New Animated Videos Address Mental Health Needs of Underserved New Yorkers
The videos are part of an initiative to reduce distress and trauma in communities that face lack of access and cultural barriers to behavioral health care
An innovative public health initiative created to assist New York City’s racially and ethnically diverse communities that have borne the brunt of the COVID-19 pandemic has added four new animated videos that address mental health wellness and self-care.
The new videos are part of The Community Mental Health Project, launched by Columbia University and The New York Public Library last year in partnership with the National Black Leadership Commission on Health (Black Health).
Supported by the Leon Levy Foundation, the project aims to raise awareness around mental health and wellness. While everyone can use and benefit from the resources, the initiative was created with a specific focus on Black and Latinx New Yorkers.
So far, the project has released six of 10 short animations that cover a range of topics and are designed to help people through the ups and downs of life, from feeling misunderstood to overcoming stigma individually and collectively as a community. The animations will be paired with a series of virtual and in-person programs and workshops to take place throughout the year.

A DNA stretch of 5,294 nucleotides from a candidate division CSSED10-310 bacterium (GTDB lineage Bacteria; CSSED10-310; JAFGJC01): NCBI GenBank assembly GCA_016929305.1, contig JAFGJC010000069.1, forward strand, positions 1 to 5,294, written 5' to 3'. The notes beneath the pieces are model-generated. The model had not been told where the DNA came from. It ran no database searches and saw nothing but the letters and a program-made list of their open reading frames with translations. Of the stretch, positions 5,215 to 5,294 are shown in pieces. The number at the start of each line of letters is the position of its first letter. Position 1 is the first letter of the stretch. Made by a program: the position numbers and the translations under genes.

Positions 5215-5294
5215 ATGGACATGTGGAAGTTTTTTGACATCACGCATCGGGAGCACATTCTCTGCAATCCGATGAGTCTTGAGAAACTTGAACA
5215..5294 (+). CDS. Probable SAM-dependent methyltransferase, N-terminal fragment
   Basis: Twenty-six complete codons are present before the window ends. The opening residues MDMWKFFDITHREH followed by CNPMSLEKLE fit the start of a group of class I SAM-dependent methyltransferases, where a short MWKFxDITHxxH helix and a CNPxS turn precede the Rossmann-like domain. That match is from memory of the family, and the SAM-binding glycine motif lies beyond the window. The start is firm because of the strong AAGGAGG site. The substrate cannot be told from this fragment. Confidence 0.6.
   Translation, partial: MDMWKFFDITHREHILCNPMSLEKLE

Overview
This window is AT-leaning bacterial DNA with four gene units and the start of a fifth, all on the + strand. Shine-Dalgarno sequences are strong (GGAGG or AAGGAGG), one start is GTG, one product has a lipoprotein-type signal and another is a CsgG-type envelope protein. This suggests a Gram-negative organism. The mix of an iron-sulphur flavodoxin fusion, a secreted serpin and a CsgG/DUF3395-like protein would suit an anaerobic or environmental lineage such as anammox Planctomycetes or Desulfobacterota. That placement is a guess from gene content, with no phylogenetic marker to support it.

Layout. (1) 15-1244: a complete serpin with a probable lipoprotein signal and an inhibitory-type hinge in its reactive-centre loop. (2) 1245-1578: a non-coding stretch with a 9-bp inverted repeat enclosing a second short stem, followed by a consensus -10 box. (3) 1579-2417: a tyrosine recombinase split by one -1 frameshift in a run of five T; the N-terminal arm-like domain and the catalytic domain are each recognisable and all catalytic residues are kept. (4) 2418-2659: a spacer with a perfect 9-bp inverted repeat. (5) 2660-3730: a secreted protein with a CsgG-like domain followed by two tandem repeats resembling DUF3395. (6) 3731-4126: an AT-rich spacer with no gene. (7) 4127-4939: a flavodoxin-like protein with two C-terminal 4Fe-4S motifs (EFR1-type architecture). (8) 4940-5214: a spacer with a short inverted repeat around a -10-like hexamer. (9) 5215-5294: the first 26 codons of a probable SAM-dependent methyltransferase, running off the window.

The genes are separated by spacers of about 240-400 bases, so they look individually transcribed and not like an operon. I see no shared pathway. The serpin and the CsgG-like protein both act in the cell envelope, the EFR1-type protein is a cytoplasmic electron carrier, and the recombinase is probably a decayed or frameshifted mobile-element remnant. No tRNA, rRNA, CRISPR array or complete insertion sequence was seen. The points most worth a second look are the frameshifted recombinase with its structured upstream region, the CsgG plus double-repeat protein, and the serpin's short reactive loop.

You can view the first six videos in English (two of them are also in Spanish). The first two videos debuted in November. Four more were added in early February during Black History Month. They include a guide on how to find affordable support and resources in the community (see video at top of page).
Another video offers resources for older adults and seniors:
The third video helps young people who are seeking support how to start:
And the fourth new video helps adults listen to young people who feel misunderstood by elders:
In the coming weeks, there will be a total of 10 videos in both English and Spanish. Forthcoming videos will address such topics as overcoming stigma and the impact of COVID-19 on young adult lives.
Producers at Columbia Department of Psychiatry’s Center for Practice Innovations worked on the project with teens, young adults, and seniors in neighborhoods significantly impacted by health disparities and the pandemic.
The animated videos, each no more than five minutes and available in English and Spanish, will be paired with a series of virtual and in-person programs beginning March 17. The programs led by experts on mental health and wellness will include video screenings.